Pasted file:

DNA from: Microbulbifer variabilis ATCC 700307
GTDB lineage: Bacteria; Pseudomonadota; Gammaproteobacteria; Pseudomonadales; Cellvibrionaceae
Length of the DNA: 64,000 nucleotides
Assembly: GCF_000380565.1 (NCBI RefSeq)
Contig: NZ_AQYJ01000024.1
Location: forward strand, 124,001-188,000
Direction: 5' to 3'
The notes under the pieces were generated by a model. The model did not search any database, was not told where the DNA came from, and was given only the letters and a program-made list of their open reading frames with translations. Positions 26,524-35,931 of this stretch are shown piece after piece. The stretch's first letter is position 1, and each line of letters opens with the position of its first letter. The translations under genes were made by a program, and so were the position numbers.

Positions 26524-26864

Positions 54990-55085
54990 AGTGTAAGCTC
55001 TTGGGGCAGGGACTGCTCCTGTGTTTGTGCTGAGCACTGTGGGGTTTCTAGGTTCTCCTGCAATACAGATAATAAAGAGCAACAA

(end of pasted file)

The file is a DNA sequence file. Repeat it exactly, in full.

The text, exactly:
DNA from: Microbulbifer variabilis ATCC 700307
GTDB lineage: Bacteria; Pseudomonadota; Gammaproteobacteria; Pseudomonadales; Cellvibrionaceae
Length of the DNA: 64,000 nucleotides
Assembly: GCF_000380565.1 (NCBI RefSeq)
Contig: NZ_AQYJ01000024.1
Location: forward strand, 124,001-188,000
Direction: 5' to 3'
The notes under the pieces were generated by a model. The model did not search any database, was not told where the DNA came from, and was given only the letters and a program-made list of their open reading frames with translations. Positions 26,524-35,931 of this stretch are shown piece after piece. The stretch's first letter is position 1, and each line of letters opens with the position of its first letter. The translations under genes were made by a program, and so were the position numbers.

Positions 26524-26864

Positions 54990-55085
54990 AGTGTAAGCTC
55001 TTGGGGCAGGGACTGCTCCTGTGTTTGTGCTGAGCACTGTGGGGTTTCTAGGTTCTCCTGCAATACAGATAATAAAGAGCAACAA